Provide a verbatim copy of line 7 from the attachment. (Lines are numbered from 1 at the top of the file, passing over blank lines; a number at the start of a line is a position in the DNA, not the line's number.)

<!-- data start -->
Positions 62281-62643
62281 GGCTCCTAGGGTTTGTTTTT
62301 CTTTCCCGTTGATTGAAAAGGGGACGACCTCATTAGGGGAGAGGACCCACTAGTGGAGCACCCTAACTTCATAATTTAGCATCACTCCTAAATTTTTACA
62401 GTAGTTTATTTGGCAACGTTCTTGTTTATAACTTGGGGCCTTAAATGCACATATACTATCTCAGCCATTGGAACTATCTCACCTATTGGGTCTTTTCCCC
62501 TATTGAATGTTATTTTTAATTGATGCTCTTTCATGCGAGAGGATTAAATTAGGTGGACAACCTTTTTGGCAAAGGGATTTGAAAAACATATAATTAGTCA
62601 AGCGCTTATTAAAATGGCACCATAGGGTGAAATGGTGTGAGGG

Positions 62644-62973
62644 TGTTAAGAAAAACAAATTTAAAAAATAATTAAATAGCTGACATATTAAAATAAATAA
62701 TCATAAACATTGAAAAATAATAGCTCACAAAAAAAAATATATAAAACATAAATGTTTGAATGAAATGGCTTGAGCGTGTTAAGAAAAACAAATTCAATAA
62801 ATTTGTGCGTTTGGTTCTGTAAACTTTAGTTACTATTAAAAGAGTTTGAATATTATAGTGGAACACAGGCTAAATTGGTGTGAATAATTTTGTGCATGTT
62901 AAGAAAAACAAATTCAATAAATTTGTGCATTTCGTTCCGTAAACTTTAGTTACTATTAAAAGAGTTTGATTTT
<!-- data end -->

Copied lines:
Positions 62644-62973